Solar Gadgets Information

ODL tubular skylight with aluminum flashing Installation tips

by max barcalounger
(Oakland CA)

Background: I purchased the ODL because I felt the solid tube (vs. flex tube) would better reflect/transmit light to the kitchen. I also wanted a metal flashing. Price was in the same ballpark as others, perhaps a bit better. With a low-pitched (4 in 12) hip roof hip rafter right through the center of the room, I had to work around this obstruction, so adjustable sections were a requirement.

Results and Comments:

1. It puts a lot of light into the room when the sun is shining directly onto the top dome. Shading will cut the light substantially. There is certainly adequate light during times the roof dome is receiving direct sunlight. I'm glad I bought the 14" version (vs. 10") even though the room is small--it is not too much light.

2. An inadequate amount of metal-film sealing tape was included with the skylight. The amount included was just enough for a little more than half the job. This tape is not cheap, but better plan to buy more.

3. The metal tubing is very thin--expect some minor dents in the tubing as it comes out of the box. The tubing inside is very reflective, so minor dents shouldn't affect it much, as long as fit isn't compromised.

4. In order to adjust the angled sections, one MUST remove the protective plastic adhered to the surface at the joints. The good news is the joints are so loose that they easily pop apart and one can extract the plastic from the adjustable joints. The bad news is the joints are so loose that it is impossible to adjust the pieces in place without them coming apart. One must substantially tape up the joints to keep them together (use regular cheap duct tape for these trials), make a trial fit, remove the tape and readjust, etc. Pain in the neck. The plastic should be pre-removed from the joints at the factory, and the joints made much more secure, IMO.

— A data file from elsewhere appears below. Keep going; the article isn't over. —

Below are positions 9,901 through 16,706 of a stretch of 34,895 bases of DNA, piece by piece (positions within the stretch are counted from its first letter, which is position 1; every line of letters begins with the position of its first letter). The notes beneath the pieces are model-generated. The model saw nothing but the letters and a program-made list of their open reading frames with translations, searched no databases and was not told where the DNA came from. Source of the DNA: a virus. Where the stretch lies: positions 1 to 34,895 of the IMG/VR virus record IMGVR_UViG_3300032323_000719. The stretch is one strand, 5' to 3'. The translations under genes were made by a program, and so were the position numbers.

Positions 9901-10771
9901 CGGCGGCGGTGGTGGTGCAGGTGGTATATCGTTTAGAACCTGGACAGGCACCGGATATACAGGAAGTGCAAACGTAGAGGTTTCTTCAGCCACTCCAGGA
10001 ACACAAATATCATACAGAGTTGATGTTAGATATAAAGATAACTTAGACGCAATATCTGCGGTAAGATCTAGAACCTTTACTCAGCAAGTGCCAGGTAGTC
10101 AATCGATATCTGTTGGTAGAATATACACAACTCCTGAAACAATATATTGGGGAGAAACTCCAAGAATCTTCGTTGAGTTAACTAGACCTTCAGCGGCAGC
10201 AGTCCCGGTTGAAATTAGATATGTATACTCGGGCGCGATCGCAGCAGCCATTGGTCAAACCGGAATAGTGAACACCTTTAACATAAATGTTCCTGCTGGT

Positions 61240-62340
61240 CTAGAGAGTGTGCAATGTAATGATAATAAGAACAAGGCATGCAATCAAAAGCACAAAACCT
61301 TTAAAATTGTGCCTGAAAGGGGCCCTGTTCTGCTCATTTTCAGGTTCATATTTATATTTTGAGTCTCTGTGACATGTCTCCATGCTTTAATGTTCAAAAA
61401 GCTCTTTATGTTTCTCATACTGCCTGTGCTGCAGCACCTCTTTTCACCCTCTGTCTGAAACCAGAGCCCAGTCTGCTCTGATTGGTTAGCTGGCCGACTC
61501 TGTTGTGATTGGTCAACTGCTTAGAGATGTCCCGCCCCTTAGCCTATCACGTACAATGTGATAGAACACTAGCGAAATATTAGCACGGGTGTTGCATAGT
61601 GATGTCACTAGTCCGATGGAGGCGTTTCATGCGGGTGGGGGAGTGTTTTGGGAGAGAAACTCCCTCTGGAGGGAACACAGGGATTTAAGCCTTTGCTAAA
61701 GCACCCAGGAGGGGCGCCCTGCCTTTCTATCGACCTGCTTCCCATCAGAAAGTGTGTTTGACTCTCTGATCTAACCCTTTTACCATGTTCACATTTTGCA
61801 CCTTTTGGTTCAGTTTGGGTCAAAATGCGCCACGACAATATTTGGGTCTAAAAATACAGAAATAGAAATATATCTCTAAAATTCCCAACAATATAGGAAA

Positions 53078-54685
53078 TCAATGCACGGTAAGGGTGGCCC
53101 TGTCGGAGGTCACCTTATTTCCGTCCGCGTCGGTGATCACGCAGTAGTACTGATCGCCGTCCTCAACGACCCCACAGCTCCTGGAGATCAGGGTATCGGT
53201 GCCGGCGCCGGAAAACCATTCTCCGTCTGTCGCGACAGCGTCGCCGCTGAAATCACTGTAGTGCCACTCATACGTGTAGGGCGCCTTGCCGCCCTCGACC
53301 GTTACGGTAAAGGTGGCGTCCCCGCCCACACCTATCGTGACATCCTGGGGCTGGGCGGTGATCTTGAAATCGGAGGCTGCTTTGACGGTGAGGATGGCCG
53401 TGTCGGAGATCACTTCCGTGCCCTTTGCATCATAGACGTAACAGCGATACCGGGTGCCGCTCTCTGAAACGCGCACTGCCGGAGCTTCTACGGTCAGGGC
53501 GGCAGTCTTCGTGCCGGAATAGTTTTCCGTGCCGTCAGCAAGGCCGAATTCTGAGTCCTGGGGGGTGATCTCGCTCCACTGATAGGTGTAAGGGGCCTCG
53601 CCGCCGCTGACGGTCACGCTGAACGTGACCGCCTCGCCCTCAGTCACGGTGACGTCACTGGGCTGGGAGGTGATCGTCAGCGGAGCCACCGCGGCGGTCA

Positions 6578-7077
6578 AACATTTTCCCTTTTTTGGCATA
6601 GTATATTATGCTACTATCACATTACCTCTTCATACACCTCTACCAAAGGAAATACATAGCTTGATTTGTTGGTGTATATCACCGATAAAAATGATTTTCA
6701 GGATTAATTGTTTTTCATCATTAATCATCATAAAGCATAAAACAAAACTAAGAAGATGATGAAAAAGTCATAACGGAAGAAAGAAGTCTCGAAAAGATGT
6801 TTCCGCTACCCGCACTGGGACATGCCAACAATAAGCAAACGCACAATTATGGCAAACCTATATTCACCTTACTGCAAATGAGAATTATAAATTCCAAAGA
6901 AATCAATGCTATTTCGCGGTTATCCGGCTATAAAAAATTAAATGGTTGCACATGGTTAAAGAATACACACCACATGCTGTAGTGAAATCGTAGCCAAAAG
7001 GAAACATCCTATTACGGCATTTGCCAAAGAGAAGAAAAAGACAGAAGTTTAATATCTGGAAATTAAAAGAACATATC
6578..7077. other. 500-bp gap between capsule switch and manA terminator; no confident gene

5. The storm-rated spun aluminum flashing has instructions applicable to a flat roof, even though it is sold for use with pitched roofs also. It turns out that the only option is to have the dome evenly mounted onto the flashing, so that on a pitched roof the dome is sloped the same as the roof.

6. It would be useful to have tables showing ceiling to roof clearance at ceiling lenses centerline for various pitches along with relative range of positions of the spun aluminum roof flashing above. Installation positions which are feasible with the adjustable-angle pieces provided would be good.

Straight up is fairly straightforward (and of course what is shown in the drawings, which show the plastic flashing), but when the aluminum flashing is used, the top tube piece must be perpendicular to the roof slope, whilst the bottom tube is perpendicular to the ceiling. Figuring this out before cutting holes takes either serious CAD work or lots "paper doll" patterns to determine what will work.

7. If you have a pitched roof and aren't real handy and skilled at "making things work" (I'm an engineer and contractor), I'd stick with the plastic-flashing models, or get someone skilled to install it. (I have no experience with the plastic flashing models, so don't know what issues might be involved there. But at least you won't have to deal with the roof angle vis-a-vis the tube sections.)

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